At 10 AM on Tuesday, the Council will address a much-maligned ordinance proposal sent to them by the City Public Commission (CPC) last week. The ordinance refers to medical marijuana dispensaries as caregiver centers, requires them to apply for city approval within 30 days, creates a host of restrictions on who, how, where and when, and has been passed by both licensing and zoning authorities over the objections of patients, citizens, attorneys and activists.
Since Council previously passed the licensing portion of the ordinance, a vote on the zoning portion of the ordinance could make this Frankenstein policy the law of the land.
Frankenstein, because it’s a cobbled-together collection of many different codes, and because it’s a monster waiting to rampage.
Even though CPC staff tried to remove a 1,000 foot buffer zones from churches because, as they said, we don’t do that for any other land use in the city (including all-nude strip clubs or casinos), the Commissioners put the church buffer zone back in and passed the proposal anyway.
Even though the CPC staff admitted that they’d been using the wrong definitions of Federal Drug-Free School Zones, and all their previous maps showing available areas for medical marijuana dispensaries were wrong, the Commissioners voted it out last week.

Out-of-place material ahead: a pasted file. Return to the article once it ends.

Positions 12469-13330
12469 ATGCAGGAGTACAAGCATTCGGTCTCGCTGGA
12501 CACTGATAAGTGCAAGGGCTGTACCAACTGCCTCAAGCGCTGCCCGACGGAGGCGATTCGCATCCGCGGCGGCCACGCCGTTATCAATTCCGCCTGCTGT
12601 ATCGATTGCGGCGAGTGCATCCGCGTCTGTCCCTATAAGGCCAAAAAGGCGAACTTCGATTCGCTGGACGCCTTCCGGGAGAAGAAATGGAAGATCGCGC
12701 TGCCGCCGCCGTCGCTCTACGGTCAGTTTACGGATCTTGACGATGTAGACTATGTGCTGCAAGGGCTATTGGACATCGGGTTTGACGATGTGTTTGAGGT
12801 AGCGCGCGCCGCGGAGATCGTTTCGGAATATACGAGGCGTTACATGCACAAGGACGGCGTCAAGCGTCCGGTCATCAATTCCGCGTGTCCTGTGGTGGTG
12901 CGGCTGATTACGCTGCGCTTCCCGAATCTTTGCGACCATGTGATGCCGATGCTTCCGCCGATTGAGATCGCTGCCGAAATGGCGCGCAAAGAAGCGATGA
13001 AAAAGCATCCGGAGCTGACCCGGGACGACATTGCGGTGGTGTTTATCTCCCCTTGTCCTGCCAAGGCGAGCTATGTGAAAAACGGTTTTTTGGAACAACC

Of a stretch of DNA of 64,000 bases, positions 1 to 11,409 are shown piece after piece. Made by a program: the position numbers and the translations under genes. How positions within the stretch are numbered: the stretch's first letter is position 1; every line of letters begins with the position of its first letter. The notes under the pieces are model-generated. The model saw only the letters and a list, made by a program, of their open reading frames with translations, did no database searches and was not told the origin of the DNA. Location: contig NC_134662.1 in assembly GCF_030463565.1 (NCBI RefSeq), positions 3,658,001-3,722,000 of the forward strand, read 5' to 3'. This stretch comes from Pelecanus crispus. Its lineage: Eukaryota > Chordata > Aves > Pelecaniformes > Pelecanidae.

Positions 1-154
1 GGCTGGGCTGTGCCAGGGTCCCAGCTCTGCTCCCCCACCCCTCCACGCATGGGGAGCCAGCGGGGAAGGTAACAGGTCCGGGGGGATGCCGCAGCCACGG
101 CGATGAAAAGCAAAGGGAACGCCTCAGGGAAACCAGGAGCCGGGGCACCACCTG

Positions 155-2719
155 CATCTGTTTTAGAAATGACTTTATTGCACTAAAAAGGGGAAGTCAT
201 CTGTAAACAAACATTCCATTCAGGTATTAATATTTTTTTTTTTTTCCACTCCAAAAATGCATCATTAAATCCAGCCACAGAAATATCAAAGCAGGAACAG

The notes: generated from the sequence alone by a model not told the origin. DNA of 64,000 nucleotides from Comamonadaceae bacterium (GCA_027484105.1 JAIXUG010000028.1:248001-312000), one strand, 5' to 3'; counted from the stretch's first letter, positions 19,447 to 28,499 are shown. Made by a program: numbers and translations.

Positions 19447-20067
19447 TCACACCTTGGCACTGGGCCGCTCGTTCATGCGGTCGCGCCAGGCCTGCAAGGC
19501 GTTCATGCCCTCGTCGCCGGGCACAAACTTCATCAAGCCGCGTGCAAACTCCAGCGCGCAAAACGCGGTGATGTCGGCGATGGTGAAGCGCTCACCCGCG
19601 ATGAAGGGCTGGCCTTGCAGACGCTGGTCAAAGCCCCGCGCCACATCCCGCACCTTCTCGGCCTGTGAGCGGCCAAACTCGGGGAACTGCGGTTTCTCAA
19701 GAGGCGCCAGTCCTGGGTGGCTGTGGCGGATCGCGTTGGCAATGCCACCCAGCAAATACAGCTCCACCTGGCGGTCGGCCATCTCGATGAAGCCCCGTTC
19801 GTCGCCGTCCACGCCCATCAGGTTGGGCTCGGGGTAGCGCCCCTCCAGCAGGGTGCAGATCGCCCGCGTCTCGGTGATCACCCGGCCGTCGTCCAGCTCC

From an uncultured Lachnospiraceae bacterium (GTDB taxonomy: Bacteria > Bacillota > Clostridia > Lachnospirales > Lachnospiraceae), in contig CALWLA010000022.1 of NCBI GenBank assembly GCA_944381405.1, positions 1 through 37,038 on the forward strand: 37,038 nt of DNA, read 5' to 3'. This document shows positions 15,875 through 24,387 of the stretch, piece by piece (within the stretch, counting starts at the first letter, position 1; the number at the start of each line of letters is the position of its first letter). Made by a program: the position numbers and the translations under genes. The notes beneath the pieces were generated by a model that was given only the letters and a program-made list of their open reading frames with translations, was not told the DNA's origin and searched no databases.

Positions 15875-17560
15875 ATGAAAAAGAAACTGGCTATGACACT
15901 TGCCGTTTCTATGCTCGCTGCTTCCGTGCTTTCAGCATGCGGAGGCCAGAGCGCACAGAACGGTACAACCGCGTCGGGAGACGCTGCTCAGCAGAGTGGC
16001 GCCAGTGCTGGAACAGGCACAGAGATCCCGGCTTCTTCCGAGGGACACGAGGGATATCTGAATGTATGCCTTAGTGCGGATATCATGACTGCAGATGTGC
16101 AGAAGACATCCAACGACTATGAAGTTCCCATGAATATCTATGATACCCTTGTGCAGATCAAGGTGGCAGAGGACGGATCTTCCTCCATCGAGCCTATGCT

Even though the maps they themselves had requested the City to create, were not created, the Commissioners voted to send the Ordinance to the Council.
When the CPC staff announced that they were told by Councilman Tate to add new restrictive definitions from a Detroit law defining Drug Free Zones in the city, and that it included playgrounds, parochial and charter schools, college and University properties, and that they had no idea how much of the city would be left for the medical marijuana caregiver centers to operate, the Commissioners still voted YES on their part of the ordinance.
And finally, even though the citizens in attendance could not be shown an accurate map of the CPC proposal to cluster caregiver centers in industrial and high-traffic areas- nor could the Commissioners- they voted to approve the plan and send the ordinance on to Council anyway.
Citations from the proposal are not available, because the proposal is not available to the public in its current form. Quotes from Commissioners or the citizens that spoke are not available, because the city of Detroit does not broadcast or record their Commission meetings. Transparency and participation in government is not available, because they just don’t care.
The City Council meets at 10:00 AM Tuesday, November 10 on the 13th Floor of the Coleman A. Young Municipal Center, 2 Woodward Avenue, Detroit. This is a courthouse and security protocols are in place.
This is the last map given out to citizens, showing the colorful excluded zones and the tiny black dots of approved properties for caregiver centers.
Source: The Compassion Chronicles